The studies of nanostructure-based aluminum sensors have attracted huge attention because aluminum is a more cost-effective plasmonic material. However, the intrinsic properties of the aluminum metal, having a large imaginary part of the dielectric function and a longer electromagnetic field decay length and problems of poor long-term chemical stability, limit the surface-sensing capability and applicability of nanostructures. We propose the combination of capped aluminum nanoslits and a thin-capped dielectric layer to overcome these limitations. We show that the dielectric layer can positively enhance the wavelength sensitivities of the Wood's anomaly-dominant resonance and asymmetric Fano resonance in capped aluminum nanoslits. The maximum improvement can be reached by a factor of 3.5. Besides, there is an optimal layer thickness for the surface sensitivity because of the trade-off relationship between the refractive index sensitivity and decay length. We attribute the enhanced surface sensitivity to a reduced evanescent length, which is confirmed by the finite difference time-domain calculations. The protein-protein interaction experiments verify the high-surface sensitivity of the structures, and a limit of quantification (LOQ) of 1 pg/mL antibovine serum albumin is achieved. Such low-cost, highly sensitive aluminum-based nanostructures can benefit various sensing applications.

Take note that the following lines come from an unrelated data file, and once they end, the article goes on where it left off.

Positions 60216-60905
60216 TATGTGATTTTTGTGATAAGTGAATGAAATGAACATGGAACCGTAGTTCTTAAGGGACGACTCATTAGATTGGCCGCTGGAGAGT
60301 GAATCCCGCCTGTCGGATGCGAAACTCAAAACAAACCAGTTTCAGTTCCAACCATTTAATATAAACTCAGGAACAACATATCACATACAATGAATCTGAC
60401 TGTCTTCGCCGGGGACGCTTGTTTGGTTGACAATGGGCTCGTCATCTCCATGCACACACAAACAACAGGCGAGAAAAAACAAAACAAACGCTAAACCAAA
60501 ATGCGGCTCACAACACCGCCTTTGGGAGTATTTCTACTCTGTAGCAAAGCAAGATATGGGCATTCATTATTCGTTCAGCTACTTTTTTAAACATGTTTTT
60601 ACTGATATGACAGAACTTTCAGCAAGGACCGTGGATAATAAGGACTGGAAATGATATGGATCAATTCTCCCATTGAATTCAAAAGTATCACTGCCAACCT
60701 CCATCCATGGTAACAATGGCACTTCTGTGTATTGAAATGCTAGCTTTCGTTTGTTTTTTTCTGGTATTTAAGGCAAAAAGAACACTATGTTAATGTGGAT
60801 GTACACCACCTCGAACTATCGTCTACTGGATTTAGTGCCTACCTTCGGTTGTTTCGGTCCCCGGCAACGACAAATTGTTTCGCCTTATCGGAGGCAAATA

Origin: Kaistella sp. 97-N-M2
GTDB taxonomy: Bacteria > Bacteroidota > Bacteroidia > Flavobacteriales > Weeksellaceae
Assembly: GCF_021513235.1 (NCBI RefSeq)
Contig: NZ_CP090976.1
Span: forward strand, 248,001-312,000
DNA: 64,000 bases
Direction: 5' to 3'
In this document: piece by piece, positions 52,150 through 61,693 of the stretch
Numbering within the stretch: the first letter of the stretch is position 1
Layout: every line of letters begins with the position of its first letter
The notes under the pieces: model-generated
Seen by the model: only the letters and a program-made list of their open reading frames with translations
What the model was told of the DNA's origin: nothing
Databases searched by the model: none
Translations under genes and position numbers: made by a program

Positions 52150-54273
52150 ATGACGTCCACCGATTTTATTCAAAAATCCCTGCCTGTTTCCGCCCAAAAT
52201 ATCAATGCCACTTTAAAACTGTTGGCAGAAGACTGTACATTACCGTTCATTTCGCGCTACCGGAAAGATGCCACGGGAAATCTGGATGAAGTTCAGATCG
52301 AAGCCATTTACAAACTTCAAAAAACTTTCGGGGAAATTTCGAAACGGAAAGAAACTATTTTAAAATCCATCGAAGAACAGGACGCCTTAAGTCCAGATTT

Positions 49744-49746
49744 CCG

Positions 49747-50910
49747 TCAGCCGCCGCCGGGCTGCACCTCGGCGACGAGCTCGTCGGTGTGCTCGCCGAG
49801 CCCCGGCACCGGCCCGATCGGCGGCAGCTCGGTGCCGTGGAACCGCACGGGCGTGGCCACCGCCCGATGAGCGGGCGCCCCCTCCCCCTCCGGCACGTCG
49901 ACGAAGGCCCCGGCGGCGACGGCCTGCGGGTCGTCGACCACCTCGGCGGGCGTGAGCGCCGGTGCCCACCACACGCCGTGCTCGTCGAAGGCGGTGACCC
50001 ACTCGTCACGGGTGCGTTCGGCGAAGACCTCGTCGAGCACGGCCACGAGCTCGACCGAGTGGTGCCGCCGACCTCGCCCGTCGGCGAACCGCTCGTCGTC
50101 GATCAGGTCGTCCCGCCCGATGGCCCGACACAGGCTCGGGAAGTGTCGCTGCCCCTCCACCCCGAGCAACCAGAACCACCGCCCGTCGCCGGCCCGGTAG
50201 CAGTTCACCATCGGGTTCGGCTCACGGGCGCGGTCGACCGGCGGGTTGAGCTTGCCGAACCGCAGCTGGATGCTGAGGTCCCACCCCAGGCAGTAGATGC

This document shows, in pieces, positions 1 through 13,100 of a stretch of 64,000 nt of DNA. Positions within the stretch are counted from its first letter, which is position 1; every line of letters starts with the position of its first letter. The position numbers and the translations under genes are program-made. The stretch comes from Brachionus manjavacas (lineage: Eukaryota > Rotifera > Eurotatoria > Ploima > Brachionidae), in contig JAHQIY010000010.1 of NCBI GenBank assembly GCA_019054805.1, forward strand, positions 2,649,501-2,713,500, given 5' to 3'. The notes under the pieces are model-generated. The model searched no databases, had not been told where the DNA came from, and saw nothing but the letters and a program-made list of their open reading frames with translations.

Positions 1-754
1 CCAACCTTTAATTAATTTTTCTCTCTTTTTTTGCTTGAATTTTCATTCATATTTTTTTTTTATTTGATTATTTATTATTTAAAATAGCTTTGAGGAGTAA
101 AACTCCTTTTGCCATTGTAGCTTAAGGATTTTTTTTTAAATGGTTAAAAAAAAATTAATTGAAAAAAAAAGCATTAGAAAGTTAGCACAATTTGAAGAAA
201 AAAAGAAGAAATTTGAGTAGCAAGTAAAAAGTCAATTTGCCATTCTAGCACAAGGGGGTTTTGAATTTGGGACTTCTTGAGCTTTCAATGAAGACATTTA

- PLASMON RESONANCE SENSORS; GOLD NANOSLIT ARRAYS; NANOHOLE ARRAYS; FANO RESONANCES; LIGHT TRANSMISSION; INTEGRATION METHOD; BIOSENSORS; FILMS; METAMATERIALS; CRYSTALS